Over the years, your support has made Women’s Web the leading resource for women in India. Now, it is our turn to ask, how can we make this even more useful for you? Please take our short 5 minute questionnaire – your feedback is important to us!
Birth photography can help you capture the beauty and intensity of birth, and is revolutionary in a country where family is expected to keep outside the labour room!
In India, human birth is shrouded in mystery. India has seen days when the midwife quietly led the pregnant girl into a dark room with all blinds and windows closed while the husband and family nervously waited outside. It is now commonplace for deliveries to be conducted hastily in a large, noisy hospital room built to serve 12 pregnant women at a time, albeit the privacy tag attached to the whole process.
Several superstitions surround the birth of a child, including the ones which forbid photographing the newborn and most Indian men, to date, do not witness the birth of their children. While the birth of a child is considered a celebratory occasion in our culture, the delivery itself is considered a private, routine affair that a woman will experience with a bunch of hospital staff.
Birth photography is taking its first steps in India, but is long way from becoming mainstream. A lot of women believe that witnessing the birth of their children is restricted to immediate family only and are certainly not comfortable with an outsider being present in the room. And that is fair enough.
But birth photography is not just about paying a stranger to make a film of your child’s birth. It is now considered an art form and involves capturing some of the rarest and most intense emotions that one experiences in one’s lifetime. Vannessa Brown, a photographer and a ‘birth junkie’, as she calls herself, says, “It is an immense honor to document one’s birth, to capture something so real, so powerful and so awe inspiring. I feel so blessed to do what I do. I absolutely love birth and I think it is the most beautiful day in a couple’s life.”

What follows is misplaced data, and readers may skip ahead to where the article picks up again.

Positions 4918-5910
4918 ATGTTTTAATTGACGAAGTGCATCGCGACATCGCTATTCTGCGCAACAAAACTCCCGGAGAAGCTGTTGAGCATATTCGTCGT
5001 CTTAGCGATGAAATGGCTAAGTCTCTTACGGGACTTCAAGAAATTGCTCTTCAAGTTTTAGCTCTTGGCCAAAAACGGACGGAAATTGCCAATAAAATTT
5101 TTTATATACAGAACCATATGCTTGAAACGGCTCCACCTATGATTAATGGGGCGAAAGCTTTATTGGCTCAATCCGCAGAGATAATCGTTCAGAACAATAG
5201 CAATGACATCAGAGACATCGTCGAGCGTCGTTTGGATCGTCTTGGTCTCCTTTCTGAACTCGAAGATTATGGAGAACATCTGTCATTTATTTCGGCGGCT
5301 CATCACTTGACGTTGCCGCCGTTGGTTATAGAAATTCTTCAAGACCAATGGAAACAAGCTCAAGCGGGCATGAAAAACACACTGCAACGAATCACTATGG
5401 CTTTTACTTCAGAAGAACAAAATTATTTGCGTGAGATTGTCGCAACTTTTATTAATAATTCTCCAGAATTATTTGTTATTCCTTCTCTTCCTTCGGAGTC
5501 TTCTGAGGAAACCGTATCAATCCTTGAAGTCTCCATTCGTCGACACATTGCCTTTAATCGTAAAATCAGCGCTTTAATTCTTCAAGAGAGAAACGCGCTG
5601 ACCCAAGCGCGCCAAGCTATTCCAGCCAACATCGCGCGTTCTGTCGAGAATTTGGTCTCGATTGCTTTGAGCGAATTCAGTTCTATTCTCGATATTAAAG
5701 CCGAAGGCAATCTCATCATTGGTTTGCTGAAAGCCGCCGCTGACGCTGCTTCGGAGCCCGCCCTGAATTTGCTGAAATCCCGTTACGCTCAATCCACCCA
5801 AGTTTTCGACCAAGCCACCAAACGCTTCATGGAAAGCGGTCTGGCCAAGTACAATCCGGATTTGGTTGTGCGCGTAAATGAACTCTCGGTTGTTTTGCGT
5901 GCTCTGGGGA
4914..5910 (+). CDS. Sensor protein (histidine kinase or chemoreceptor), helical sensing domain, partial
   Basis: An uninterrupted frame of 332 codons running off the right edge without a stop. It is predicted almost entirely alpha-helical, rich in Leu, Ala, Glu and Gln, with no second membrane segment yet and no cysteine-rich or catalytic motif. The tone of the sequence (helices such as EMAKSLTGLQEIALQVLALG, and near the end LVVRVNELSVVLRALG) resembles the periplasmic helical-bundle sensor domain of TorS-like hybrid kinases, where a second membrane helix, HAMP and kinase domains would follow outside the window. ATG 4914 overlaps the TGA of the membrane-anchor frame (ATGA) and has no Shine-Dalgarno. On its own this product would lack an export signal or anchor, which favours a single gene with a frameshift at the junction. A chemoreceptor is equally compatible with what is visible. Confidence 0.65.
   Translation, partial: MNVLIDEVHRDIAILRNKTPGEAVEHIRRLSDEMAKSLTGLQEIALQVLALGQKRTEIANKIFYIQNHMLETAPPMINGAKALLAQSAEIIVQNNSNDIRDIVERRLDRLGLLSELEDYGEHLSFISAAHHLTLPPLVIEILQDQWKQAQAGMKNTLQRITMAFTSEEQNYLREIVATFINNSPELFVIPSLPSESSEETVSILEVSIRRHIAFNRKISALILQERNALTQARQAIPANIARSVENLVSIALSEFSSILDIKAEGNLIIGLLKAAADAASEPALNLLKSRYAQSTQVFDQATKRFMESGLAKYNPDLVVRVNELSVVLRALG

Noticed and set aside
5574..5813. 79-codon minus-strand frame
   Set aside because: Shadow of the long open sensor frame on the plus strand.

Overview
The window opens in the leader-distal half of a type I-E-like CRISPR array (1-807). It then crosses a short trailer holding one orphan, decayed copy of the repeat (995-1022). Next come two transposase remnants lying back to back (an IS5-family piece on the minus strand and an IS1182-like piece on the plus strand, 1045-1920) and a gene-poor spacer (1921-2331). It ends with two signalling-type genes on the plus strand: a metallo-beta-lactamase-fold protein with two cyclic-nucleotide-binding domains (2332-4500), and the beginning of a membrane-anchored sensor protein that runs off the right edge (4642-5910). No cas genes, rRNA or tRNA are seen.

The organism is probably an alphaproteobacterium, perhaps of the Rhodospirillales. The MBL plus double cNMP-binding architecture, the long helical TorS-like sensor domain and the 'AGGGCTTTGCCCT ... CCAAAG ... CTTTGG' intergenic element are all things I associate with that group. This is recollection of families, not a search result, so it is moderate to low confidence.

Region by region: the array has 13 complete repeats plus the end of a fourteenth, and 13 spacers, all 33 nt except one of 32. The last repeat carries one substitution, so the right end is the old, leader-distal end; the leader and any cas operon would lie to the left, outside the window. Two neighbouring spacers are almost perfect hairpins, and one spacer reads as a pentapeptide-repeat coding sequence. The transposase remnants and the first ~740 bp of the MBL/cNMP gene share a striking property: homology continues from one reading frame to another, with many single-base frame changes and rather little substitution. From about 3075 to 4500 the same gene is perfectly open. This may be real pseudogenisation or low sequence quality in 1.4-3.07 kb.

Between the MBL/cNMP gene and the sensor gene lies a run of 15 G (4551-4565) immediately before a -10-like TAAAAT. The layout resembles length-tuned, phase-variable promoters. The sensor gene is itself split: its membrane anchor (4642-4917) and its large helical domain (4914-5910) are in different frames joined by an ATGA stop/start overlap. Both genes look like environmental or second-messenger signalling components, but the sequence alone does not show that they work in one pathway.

Photographer Kaci Staurt says, “My dad always told me that once you have kids, time flies. After I had my own babies, I totally understood. Even though we don’t want to ‘blink’ we do. We look up and another year has passed. So let me freeze time for you. The emotions, how your baby looked in your arms, their dimpled fingers, long eye lashes, precious profiles… the details melt me. I would love to tell your story. Each one is unique, each one is worthy of being told.”
Birth photography is more than just shooting a video or clicking pictures of the newborn. It is an art form which aims to capture moments which you never realize are so beautiful. Parents say that they will never forget these moments, but memories do fade. People shell out enormous sums to pay photographers for pre-wedding shoots where the couple is asked to pose in a certain way and dress a certain way. But nobody is posing when a child is born. The emotions are real. An artist who truly loves the art form can capture how the father looked when he first held his baby, how they held hands as their time arrived. Most women who do birth photography are in it for the passion and their love for telling stories of birth and most of them are mothers themselves.